Marijuana for MS: Miracle or Menace?

Imagine the desperation felt by people living with chronic, severe pain or discomfort — with no relief in sight. The list of symptoms brought on by multiple sclerosis is lengthy, and for people with progressive forms of MS, quality of life becomes an intensely personal issue. Until we walk in those shoes, our ability to truly empathize is limited.

Marijuana has been reported to help patients cope with a variety of chronic medical conditions, including AIDS, cancer, glaucoma, and multiple sclerosis. Many MS patients and advocates report that the use of medical marijuana provides relief from spasticity, nerve pain, tremors, sleeping disorders, and depression.

Marijuana is known to cause some cognitive impairment, but many legally prescribed medications are far more potent and come with the risk of more serious side effects. Watch television for a few hours and you’ll see a stream of ads for powerful prescription medications with lengthy potential side-effects up to and including death… but they remain an option for those who choose them.

Six years into life with relapsing/remitting MS, I consider myself very fortunate in that I still have periods of remission that provide relief from symptoms. I have no need for marijuana or the regular use of any type of pain medication. However, having experienced extended periods of pain, discomfort, and a fair amount of disability, I have an inkling of how life might change should my MS run amok and become more aggressive, or if some other condition should rear its ugly head. It is a possibility I cannot dismiss.

Next: How Safe is Marijuana?

It’s clear that marijuana use can cause cognitive problems in the short-term, and perhaps even long-term. It is not something to be taken lightly, but for the chronically ill, perhaps that’s a fair trade-off.

Currently, 13 states allow some use of medical marijuana with a doctor’s approval, and earlier this year, the Drug Enforcement Administration (DEA) announced that it will no longer raid state-approved marijuana dispensaries; our view of marijuana is changing.

It’s all very cut and dry if you believe that marijuana is nothing more than a dangerous and illegal street drug. But the testimonials by the chronically ill give one pause. Quality of life and end of life issues take on a whole new meaning when it’s your life rather than a hypothetical exercise.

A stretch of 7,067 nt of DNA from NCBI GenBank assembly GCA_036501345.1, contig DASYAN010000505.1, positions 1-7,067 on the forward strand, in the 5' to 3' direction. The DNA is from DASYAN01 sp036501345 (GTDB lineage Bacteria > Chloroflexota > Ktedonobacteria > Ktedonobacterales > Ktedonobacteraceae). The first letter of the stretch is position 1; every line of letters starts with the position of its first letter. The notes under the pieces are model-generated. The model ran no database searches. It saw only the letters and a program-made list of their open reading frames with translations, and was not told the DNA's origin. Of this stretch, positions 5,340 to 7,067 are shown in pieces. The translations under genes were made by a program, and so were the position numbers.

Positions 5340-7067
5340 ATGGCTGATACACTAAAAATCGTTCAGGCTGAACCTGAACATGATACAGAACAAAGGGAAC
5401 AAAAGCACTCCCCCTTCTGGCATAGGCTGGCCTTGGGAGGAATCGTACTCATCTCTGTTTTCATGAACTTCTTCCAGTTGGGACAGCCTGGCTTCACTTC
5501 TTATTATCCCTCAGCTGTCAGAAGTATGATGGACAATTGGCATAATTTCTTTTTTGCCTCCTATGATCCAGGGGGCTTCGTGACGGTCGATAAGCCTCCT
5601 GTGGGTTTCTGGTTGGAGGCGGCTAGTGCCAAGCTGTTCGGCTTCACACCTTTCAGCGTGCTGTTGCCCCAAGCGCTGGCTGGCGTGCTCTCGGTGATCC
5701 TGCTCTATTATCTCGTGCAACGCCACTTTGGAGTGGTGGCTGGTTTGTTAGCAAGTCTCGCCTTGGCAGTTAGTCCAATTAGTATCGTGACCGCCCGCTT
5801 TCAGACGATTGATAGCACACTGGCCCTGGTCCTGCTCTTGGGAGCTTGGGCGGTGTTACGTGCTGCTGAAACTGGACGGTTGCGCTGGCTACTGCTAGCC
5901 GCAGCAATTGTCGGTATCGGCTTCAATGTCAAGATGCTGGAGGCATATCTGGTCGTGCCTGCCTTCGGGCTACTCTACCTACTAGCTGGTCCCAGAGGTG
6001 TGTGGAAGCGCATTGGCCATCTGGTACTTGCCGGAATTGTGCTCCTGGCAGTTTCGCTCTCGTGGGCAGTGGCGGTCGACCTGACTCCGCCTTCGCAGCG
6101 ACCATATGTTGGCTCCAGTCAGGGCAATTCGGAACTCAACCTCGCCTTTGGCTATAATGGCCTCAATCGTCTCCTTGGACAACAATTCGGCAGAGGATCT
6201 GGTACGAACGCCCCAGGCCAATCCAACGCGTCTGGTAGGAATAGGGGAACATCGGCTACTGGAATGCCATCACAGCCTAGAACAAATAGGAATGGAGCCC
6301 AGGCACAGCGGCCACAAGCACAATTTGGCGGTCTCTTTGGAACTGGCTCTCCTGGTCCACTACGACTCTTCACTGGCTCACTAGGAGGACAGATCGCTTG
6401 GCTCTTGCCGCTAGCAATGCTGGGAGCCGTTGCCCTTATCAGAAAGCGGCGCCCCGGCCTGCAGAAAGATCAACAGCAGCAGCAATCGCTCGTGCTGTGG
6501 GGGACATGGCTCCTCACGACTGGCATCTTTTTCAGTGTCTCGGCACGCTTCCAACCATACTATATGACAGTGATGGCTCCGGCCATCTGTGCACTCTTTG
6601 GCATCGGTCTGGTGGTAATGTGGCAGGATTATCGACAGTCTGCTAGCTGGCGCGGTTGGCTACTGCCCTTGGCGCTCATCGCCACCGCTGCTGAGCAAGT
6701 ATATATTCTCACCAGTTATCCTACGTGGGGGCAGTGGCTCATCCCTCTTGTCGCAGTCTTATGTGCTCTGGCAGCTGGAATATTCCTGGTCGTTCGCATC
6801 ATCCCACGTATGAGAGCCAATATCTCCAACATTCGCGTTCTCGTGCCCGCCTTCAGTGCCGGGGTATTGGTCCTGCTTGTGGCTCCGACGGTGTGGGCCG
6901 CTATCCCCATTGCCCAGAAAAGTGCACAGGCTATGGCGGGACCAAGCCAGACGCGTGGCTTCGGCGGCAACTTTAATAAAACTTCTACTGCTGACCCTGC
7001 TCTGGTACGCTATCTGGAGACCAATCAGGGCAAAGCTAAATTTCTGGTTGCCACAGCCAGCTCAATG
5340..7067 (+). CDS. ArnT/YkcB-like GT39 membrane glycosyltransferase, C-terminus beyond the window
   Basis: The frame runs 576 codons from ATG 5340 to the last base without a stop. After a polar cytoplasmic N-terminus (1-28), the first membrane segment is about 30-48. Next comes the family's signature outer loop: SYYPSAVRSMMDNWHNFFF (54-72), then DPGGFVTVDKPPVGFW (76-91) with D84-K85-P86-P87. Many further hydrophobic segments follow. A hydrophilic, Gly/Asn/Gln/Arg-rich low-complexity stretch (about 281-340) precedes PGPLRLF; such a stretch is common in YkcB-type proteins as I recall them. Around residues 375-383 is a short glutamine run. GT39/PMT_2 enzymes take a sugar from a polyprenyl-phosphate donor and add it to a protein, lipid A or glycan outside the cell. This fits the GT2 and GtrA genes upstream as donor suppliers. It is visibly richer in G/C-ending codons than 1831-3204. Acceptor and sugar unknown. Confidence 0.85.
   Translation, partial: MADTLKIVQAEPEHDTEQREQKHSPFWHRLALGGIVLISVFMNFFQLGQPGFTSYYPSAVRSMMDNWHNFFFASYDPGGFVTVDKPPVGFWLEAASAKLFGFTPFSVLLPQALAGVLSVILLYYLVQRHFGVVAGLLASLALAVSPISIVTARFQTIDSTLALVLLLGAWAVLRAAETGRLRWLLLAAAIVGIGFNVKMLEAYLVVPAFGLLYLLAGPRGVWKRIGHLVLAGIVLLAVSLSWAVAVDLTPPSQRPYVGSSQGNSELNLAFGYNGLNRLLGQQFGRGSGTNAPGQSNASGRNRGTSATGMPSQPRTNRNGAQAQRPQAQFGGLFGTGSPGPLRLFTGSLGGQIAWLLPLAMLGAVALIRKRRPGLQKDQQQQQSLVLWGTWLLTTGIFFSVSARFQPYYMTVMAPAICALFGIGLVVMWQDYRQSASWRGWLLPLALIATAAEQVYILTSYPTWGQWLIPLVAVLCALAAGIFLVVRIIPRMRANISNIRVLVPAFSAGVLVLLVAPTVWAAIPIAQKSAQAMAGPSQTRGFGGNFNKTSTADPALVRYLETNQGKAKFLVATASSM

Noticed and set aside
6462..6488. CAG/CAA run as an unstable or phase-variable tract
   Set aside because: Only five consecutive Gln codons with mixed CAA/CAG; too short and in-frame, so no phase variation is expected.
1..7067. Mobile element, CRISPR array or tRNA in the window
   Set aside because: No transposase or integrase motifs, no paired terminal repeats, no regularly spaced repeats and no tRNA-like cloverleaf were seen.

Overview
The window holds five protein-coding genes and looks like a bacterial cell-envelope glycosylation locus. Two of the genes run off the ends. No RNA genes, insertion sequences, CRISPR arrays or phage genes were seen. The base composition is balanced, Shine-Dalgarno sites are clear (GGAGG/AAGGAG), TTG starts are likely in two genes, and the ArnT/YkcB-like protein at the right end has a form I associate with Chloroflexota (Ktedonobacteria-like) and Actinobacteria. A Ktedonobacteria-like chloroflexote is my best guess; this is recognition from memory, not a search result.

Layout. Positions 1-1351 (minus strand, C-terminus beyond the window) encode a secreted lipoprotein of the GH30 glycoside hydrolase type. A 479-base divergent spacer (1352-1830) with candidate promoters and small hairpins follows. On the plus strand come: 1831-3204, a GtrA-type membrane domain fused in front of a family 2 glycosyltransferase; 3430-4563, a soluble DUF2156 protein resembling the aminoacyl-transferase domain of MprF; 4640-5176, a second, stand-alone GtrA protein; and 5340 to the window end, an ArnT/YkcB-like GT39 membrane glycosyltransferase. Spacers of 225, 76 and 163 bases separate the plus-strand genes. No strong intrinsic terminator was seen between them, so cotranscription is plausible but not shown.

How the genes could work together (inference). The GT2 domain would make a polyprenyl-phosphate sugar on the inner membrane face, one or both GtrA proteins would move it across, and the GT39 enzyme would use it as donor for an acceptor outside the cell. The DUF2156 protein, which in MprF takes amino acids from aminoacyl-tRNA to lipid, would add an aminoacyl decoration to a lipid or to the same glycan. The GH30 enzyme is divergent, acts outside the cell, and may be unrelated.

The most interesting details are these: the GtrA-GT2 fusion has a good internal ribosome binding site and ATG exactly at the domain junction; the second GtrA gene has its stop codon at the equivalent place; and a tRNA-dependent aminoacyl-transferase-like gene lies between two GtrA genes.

Living comes with difficult choices that we’d rather not make, and sometimes it’s about the lesser evil. If marijuana, in its common form or some other variation, can improve quality of life, if only briefly, should it be treated any differently than any medication prescribed by a physician? Is it a moral issue?

Whether it’s a miracle or a menace may be in the eye of the beholder.

Writer Ann Pietrangelo embraces the concept of personal responsibility for health and wellness. As a multiple sclerosis patient, she combines a healthy lifestyle and education with modern medicine, and seeks to provide information and support to others. She is a regular contributor to’s Reform Health Policy blog in Causes.

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Jo S.
Jo S.about a month ago

Thank you Ann.

Mariah M.
Mariah M.2 years ago


Charli S.
Charlotte S.2 years ago

People should have the right to TRY anything that they want. It's their lives. We need to quit being a NANNY STATE. I live with chronic pain. I'm waiting for an appointment with a civilian doctor to get a Marijuana script to deal with the pain because the VAMC system CAN"T prescribe it even though it's been shown to be VERY effective for PTSD and other medical conditions. The pharmaceutical companies don't want it used because that takes money out of THEIR pockets. The same reason they don't want cures for things. It's all about the money. NO ONE HAS THE RIGHT TO DENY ME ANY TREATMENT I WANT TO TRY. My body, my CHOICE!!!!

Debra Jobson
Debra Jobson2 years ago

To Laura S... I disagree I have M.S. you try living in our shoes. For me it is better than any Chemical than Man has Made! Rather it be injested or smoked, it relieves my Muscles and Tendons from feeling like they are pulling all the way up to my throat! I did Bee Sting Therapy, yes Bee's can be a menace also, but do you think our World would be better off without Honey Bees? I dont think so!

Michele Wilkinson

Thank you

Laura Saxon
Past Member 2 years ago

I think it's a menace to society and should be banned.

Michael Abdi
Michael Abdi2 years ago


Aud Nordby
Aud nordby2 years ago


Patricia H.
Patricia H.2 years ago

interesting, thanks for sharing

Anna Undebeck
Anna Undebeck3 years ago

Thanx for the interesting reading.